Group's Use Of State Auction To Promote Conservation Measure Was "Unfortunate" Say Officials


North Dakota is having a robust debate about conservation. A group of conservation groups want to amend the state constitution to create a massive conservation fund that would be funded by hundreds of millions in oil tax revenues per biennium, with a mandate that most of it be spent whether conservation spending is needed or not.

That these groups pushing the measure – organizations like Ducks Unlimited and the North Dakota Wildlife Federation – would also be eligible for grants out of the fund might speak to some of the motivations for the amendment, and is a fact voters should keep in mind.

Anyway, the groups – under the umbrella of the extremely well-funded North Dakotans for Clean Water Wildlife and Parks – are currently collecting petition signatures to put the amendment on the November ballot. It’s hard to say how well the signature collecting is going (the group has already broken a promise to not use paid petitioners after they were burned by signature fraud last election cycle), but one of their signature collection tactics has drawn the ire of state officials.

It may surprise you, but poachers are fined and/or having their equipment seized the revenues don’t go to the State of North Dakota. Rather, they go to the North Dakota Wildlife Federation. This group takes control of the seized property and auctions it off, with the revenues going to the Report All Poachers Program.

But at a recent auction the group also invited petitioners for the conservation amendment. I wrote a story about the incident at, and when I spoke to state officials about it they said the decision to invite petitioners to the auction was “unfortunate” and “concerning.”

“By state law, it’s not a department program,” Chief Game Warden Bob Timian said of the auction, though he also said North Dakota Fish and Wildlife is represented on the board overseeing the RAP program.

He also acknowledged little oversight for how the RAP money is used.

“The only requirement for reporting is that they’re required to give us an accounting of the auction,” Timian said in a telephone interview.

He described the use of the auction to circulate petitions for the conservation amendment as “unfortunate.”

“We didn’t even know the petitions were going to be there,” Timian said. “If I’d known about it we would have had a discussion about it. The RAP program is supposed to be apolitical. …

“It seems like way back when, when they created this program, they wanted a third-party organization handling this event so it didn’t look like a law enforcement agency was profiting from the seizure of private property,” state Rep. Todd Porter, a Republican from Mandan, told “So this is really old. I wasn’t even aware that this is how it was handled. I started doing a little more digging and found out that the state, when they created this Report All Poachers Program, they wanted a neutral third-party organization.”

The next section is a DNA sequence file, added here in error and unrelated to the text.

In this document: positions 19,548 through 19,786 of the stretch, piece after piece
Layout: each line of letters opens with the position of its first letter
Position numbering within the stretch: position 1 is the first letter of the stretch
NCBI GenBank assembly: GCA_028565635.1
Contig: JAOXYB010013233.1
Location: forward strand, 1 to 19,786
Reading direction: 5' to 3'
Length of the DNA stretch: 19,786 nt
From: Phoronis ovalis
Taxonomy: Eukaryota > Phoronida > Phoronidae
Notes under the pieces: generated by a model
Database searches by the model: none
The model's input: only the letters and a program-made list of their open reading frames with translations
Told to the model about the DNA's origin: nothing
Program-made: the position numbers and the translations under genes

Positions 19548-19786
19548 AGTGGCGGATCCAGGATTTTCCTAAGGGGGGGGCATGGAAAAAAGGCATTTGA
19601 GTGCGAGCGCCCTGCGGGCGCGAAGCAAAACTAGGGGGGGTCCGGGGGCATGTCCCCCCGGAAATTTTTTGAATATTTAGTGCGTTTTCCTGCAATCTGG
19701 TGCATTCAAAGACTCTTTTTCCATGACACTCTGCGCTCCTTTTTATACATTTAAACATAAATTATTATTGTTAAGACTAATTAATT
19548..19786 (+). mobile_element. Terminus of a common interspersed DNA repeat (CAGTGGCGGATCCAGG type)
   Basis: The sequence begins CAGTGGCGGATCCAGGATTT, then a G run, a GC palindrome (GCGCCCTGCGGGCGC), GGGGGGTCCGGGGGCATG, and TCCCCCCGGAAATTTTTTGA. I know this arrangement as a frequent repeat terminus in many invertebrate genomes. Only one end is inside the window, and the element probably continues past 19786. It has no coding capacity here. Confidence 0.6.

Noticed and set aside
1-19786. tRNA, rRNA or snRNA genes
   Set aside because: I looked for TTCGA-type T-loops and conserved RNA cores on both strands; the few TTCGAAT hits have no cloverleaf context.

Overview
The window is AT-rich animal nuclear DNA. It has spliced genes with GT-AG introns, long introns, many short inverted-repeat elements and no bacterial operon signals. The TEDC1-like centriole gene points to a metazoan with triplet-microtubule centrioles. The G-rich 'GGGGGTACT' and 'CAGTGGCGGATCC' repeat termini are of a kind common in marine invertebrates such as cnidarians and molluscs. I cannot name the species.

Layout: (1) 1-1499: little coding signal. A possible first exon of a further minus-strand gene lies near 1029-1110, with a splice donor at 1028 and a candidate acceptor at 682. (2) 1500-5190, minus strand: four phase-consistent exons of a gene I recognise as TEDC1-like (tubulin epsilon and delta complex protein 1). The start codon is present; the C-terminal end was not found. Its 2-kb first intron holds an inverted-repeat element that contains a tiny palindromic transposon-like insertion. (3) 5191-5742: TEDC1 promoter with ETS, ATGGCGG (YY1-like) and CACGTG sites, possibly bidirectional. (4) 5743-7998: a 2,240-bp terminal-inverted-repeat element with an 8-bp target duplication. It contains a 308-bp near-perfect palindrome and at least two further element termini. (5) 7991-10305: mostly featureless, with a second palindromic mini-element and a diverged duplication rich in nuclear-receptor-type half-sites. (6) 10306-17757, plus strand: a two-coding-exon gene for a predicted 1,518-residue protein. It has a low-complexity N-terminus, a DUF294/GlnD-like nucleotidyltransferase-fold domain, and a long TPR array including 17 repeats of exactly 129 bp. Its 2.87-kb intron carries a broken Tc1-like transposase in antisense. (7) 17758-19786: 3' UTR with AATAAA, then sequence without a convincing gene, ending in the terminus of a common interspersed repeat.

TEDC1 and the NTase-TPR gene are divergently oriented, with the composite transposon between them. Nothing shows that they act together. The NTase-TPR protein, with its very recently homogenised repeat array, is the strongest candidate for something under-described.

Porter sponsored legislation last year that created the state’s existing conservation fund. He said it’s “concerning” that the group picked to administer the program has “become more political.”

“I don’t necessarily agree that they should have been collecting signatures at this event,” he said. “I don’t think their political agenda should have been on display at what appeared to be a state-sanctioned event. They crossed the line on that.”

Rep. Porter goes on to say that he believes it’s important that a neutral third party handle the auction of seized property to avoid the appearance that a state agency is profiting from taking private property. That’s a valid concern, but also concerning is that a group that is benefitting from the seized property as a political agenda.

The state partnering with a private entity for this sort of thing is all well and good, but if that group is engaged in politics that becomes a problem. Even more problematic is that the state apparently has been lax in its oversight of how the funds in the RAP program are being spent. Terry Steinwand, Director of North Dakota’s Game & Fish Department, isn’t even sure how the funds are being spent:

“Being a private organization, we don’t have access to that,” Steinwand replied Monday in an email. “But it’s also one of the questions I’ve asked, i.e., how are the RAP funds spent?”

“(I)t would be illegal for any of these funds to be used for the initiated measure,” Steinwand wrote to Wheeler in a May 14 email. “The law is clear that it can only be used for RAP associated activities and expenses associated with the auction.”

Rep. Porter told me that he’s working on an audit of the program to ensure that the funds are being used appropriately. But even if they are, should a group with a political agenda be getting any revenues from the state?